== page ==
Millennium Challenge Corporation:
Progress and Challenges with Compacts in Africa
GAO-07-1049T: Published: Jun 28, 2007. Publicly Released: Jun 28, 2007.
In January 2004, Congress established the Millennium Challenge Corporation (MCC) to administer the Millennium Challenge Account for foreign assistance. MCC's mission is to reduce poverty by supporting sustainable, transformative economic growth in partnership with developing countries that create and maintain sound policy environments. MCC signs compacts obligating funds for such projects with countries it selects as eligible for this assistance, according to criteria outlined in MCC's authorizing legislation. Each compact has a maximum duration of 5 years. After signed compacts enter into force, MCC begins to disburse funds. For fiscal years 2004 to 2007, MCC received appropriations of almost $6 billion. MCC has obligated almost $3 billion for 11 compacts; $1.5 billion of this amount is for 5 compacts in sub-Saharan Africa (Africa). This testimony examines (1) the pace of MCC's initiation of compacts in Africa, (2) MCC projects and management structures in African countries with signed compacts, and (3) MCC's progress in disbursing compact funds. In preparing this testimony, GAO drew from, and updated, previous reports on MCC's compact development, obligations, implementation, management, and disbursements.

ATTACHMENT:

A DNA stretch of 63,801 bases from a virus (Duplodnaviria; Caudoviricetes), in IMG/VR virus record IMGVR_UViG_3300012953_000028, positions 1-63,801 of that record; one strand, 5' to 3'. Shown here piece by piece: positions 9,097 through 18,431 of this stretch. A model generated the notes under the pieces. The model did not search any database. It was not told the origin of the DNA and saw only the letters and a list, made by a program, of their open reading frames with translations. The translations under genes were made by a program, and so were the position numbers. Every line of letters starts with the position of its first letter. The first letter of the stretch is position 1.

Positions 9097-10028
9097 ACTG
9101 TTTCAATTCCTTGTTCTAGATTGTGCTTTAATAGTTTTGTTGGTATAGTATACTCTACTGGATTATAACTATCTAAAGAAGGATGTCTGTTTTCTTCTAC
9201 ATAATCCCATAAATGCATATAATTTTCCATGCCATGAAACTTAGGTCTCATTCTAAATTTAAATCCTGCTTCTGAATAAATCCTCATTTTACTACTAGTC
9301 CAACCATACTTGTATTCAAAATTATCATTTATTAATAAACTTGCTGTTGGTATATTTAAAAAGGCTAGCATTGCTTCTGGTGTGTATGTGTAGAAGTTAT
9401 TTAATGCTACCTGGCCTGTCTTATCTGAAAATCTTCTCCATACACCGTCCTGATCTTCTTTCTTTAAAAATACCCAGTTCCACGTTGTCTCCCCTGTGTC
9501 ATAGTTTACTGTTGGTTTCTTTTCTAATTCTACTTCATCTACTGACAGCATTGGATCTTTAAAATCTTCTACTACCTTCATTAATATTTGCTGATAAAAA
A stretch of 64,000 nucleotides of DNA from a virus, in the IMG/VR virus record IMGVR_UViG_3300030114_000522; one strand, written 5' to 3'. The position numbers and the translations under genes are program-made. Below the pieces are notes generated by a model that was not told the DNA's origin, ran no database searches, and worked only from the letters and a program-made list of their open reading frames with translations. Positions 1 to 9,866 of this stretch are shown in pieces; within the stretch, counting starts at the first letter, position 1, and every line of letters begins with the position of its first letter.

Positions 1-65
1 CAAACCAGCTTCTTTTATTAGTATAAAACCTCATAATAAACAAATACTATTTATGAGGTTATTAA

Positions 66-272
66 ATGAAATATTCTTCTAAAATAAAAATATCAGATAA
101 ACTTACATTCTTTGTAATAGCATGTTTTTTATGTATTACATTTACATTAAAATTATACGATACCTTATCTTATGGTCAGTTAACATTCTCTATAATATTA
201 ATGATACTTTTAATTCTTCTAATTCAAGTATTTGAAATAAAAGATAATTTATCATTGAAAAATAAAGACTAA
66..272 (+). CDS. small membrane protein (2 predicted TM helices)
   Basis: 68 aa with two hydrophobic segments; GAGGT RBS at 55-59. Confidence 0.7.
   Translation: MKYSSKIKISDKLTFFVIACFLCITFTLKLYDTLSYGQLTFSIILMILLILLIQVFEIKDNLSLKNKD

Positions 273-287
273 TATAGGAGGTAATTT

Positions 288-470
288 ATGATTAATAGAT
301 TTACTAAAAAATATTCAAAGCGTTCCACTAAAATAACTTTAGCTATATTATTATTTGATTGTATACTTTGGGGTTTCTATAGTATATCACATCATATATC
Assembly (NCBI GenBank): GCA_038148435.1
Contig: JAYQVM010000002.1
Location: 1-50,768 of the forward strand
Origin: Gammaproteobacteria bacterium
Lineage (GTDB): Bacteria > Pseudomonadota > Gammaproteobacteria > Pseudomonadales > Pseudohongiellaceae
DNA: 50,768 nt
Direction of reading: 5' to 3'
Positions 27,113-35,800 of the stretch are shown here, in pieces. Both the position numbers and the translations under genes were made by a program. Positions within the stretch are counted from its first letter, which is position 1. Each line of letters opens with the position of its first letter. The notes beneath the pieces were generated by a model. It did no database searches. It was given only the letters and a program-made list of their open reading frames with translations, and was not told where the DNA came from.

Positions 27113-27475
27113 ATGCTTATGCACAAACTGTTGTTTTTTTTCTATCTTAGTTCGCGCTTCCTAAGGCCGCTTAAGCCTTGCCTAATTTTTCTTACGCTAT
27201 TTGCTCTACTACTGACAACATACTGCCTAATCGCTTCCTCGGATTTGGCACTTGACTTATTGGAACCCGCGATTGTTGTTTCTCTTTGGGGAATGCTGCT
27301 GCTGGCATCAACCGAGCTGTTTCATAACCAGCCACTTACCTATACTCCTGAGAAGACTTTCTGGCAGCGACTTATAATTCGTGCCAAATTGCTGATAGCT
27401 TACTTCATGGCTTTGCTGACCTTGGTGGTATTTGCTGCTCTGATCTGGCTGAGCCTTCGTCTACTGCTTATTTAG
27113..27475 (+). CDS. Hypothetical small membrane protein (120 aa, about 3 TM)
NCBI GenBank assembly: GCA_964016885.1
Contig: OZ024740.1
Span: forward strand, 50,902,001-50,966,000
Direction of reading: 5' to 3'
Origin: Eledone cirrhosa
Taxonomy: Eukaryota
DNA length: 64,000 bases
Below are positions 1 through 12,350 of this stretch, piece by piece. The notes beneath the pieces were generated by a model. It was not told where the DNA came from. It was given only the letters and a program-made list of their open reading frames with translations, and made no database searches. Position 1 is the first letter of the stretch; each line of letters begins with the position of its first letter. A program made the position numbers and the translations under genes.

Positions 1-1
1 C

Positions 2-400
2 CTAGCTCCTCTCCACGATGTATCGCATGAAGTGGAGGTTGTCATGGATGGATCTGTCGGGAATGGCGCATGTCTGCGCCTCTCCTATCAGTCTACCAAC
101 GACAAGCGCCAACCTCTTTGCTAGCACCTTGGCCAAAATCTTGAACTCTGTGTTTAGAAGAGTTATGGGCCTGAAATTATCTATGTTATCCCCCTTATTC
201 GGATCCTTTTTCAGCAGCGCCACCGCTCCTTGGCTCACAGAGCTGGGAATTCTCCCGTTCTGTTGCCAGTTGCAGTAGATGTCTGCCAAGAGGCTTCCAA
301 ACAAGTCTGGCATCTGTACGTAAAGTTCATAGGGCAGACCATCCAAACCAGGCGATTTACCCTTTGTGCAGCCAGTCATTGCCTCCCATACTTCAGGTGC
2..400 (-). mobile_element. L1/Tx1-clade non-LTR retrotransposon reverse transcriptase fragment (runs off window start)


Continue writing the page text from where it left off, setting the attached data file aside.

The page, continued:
For MCC's five signed African compacts--with Madagascar, Cape Verde, Benin, Ghana, and Mali--progressing from eligibility selection to compact signature took between 12 and 31 months. All except the compact with Mali have entered into force--on average, about 5 months after compact signature. Of six other African countries that MCC identified as eligible for compact assistance, none have reached compact signature, although three have been eligible for more than 3 years. Overall, MCC has established, and obligated funds for, fewer compacts than projected. MCC has budgeted about three-quarters of compact funding in Africa for transportation and other infrastructure projects (37 percent) and agriculture and rural development projects (39 percent). To provide oversight and accountability and facilitate stakeholder involvement, the countries have established management structures with several common components. GAO reported in July 2006 that Madagascar and Cape Verde did not fill key positions until months after entry into force and that this may limit achievement of compact objectives. According to MCC, key officials for subsequent compacts with Benin and Ghana were in place around the time of entry into force; key positions for Mali have not yet been filled. MCC has disbursed compact funds in Africa more slowly than planned and, unless it can increase its rate of disbursements, may have large unexpended balances and uncompleted projects when the compacts expire. As of March 31, 2007, MCC had disbursed about $26 million (23 percent) of $113.9 million it planned to disburse by that date. The low rate of disbursement is most critical for Madagascar and Cape Verde, both in their second year of compact implementation. According to MCC, the unexpectedly slow disbursement reflects both its high standards for accountability and its initial overestimation of the countries' capacities to meet those standards.